ElBaradei: Enrichment, they are on record...No, as I have said, I am not in a position at this stage to say that they are developing now a parallel programme for weapons.

Whether they had an intention the past, when that programme started in the mid eighties, whether that ambition is still there...When I talk about a nuclear weapon programme, I have to see underground, undeclared nuclear facilities, I have to see weapon usable material. We haven't yet seen any of that. Whether in their heart of hearts they are saying they would like to do that, well I can't read hearts, I can not read intention, I read facts on the ground. We should have learned from the Iraqi experience, we need not Hype issues.

We need to work in a very systematic, in a very matter of fact way.

Definitely, whether they have the intention or not have the intention, one thing is clear, they are not today, a clear and present danger. That is not only my view, it is the view of MI6 and CIA, that even if they have the intention to develop a nuclear weapon whether or not, the are still 5-10 years away from such an undertaking. And that to me that means to me that we have to invest our time in developing a comprehensive, peaceful resolution of the issue, that puts the nuclear issue in the proper context that is part and parcel of the global or regional insecurity in the Middle East.

Broomby: Is Iran thumbing their noses at the international community?

ElBaradei: They are challenging the authority of the SC (Security Council), which is not a good thing.

They are saying that is our right, that the SC is exceeding its authority. This is something which is obviously not good. This faces a whole set of issues of how the SC should deal with non-proliferation issues.

Broomby: What will you be telling the SC?

ElBaradei: I think obviously if nothing unexpected happens in the next couple of weeks, I am going to report the fact they are continuing their enrichment programme. I don't think that Iran is making any secret about that.

It is a problem that we are on a confrontation path. The SC is saying one thing, the Iranians are saying another.

As I have said, we need to diffuse that confrontation, the train wreck path, because I don't think confrontation alone would resolve the issue.

There is no military solution to this issue, use of force would be catastrophic, as I have said a number of times. We need to understand where the Iranians are coming from, the Iranians need to understand the concerns of the international community, and we need to reconcile the differences and find a way.

The key issue that is really blocking the negotiation is this issue of suspension, it has become in many ways a question of face on both sides.

We need to provide a solution to make sure that nobody loses face.

Nobody wants the Iranians to lose face; obviously the international community wants to compromise in its position.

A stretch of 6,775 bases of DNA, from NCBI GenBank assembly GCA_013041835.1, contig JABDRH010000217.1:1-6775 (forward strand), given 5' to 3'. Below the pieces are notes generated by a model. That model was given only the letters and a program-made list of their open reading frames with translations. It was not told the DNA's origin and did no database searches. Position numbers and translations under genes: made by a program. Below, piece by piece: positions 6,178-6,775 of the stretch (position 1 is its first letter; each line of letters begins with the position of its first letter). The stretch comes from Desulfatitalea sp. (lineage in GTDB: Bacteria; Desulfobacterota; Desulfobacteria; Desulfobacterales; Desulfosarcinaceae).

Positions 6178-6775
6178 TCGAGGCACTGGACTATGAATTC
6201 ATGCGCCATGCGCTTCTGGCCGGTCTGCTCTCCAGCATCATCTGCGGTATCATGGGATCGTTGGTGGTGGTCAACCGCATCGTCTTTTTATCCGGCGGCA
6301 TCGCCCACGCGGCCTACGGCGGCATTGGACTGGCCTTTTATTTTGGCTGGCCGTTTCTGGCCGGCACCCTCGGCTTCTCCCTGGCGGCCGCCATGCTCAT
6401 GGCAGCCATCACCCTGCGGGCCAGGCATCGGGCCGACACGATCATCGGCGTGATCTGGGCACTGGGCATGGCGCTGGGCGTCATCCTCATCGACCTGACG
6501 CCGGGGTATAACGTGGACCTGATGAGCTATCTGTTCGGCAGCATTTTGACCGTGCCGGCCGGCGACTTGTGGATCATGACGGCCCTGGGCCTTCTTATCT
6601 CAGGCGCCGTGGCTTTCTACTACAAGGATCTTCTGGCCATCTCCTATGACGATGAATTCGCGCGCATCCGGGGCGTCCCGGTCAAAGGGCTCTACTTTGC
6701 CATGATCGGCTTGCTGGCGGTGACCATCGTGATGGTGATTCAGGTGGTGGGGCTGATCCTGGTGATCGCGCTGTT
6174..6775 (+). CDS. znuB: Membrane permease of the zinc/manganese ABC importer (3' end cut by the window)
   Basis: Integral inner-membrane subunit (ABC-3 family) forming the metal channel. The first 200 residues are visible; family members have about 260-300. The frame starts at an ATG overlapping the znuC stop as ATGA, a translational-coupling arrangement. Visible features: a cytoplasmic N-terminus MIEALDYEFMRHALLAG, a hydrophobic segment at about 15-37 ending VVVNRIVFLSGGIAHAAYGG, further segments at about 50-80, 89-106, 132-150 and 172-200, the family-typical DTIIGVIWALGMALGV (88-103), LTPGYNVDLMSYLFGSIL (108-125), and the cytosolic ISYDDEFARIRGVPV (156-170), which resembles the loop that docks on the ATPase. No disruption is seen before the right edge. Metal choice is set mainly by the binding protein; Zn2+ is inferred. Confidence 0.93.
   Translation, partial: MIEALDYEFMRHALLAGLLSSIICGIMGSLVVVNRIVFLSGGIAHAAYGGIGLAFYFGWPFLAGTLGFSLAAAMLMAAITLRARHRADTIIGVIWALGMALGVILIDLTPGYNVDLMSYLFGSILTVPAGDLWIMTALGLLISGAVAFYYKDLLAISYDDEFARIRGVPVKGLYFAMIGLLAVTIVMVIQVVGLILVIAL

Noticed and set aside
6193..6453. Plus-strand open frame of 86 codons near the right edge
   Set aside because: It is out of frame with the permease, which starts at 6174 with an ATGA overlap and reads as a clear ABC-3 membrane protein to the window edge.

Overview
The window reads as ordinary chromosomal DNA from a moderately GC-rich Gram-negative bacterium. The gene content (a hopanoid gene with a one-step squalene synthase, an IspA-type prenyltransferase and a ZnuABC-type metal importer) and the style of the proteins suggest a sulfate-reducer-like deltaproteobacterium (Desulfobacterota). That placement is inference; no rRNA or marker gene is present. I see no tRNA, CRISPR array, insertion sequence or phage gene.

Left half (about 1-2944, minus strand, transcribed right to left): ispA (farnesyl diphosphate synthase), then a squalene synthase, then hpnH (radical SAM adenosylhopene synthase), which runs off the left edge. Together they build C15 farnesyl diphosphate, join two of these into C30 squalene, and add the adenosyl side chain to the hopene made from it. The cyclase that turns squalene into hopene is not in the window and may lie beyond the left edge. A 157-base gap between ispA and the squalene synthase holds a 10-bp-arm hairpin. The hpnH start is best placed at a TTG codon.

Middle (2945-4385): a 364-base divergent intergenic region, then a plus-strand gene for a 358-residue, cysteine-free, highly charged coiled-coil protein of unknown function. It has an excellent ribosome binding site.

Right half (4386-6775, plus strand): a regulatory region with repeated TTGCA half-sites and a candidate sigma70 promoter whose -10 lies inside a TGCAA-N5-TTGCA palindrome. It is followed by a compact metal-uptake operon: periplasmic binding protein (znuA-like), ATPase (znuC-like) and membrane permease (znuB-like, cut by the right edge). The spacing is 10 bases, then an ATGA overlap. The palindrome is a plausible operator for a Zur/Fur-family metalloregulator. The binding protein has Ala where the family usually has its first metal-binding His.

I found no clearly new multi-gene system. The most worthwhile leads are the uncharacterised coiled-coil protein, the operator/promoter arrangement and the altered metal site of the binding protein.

Broomby: State of play on the ground - number of centrifuges?

ElBaradei: They could be probably in a couple of months at 3,000 - again 3,000 is not the magic number. It depends when people talk about industrial scale. That's part of the problem explaining it. It could be a few more thousand by the end of the year. However when you talk about industrial scale... If you need enough centrifuges to fuel one power reactor, you need 54,000. 3,000, if you are talking about peaceful enrichment...they are very far from an industrial capacity.

Broomby: The US is saying it would take one year with 3,000 centrifuges to produce enough HEU (highly enriched uranium) for a bomb.

ElBaradei: That is a correction, but that also requires that they walk all the way out of the NPT.

As long as they are under IAEA verification they will not be able to go from the 5% enrichment to the 90% enrichment.

You have to assume, that is what I have been saying for a while, that when you really talk about Iran today, you are talking about future risk assessment: that the scenario is Iran will have 3,000, then they will walk out of the NPT, and then they will development a nuclear weapon, and then they will pursue an aggressive policy in the Middle East.

Broomby: That is the fear - there could be a breakout.

ElBaradei: If there is a breakout, it takes a year, for example.

The breakout scenario, it could happen with Iran, it could happen with any other country; it happened with North Korea. Of course we don't want that to happen again. I look at the big picture. You need to work to make sure that Iran will not break out. You need to make sure that Iran and other countries will not be driven to develop nuclear weapons or other weapons of mass destruction.

The key, frankly, is to make sure every country feels secure enough. Make sure that every country does not have the incentive to develop nuclear weapons.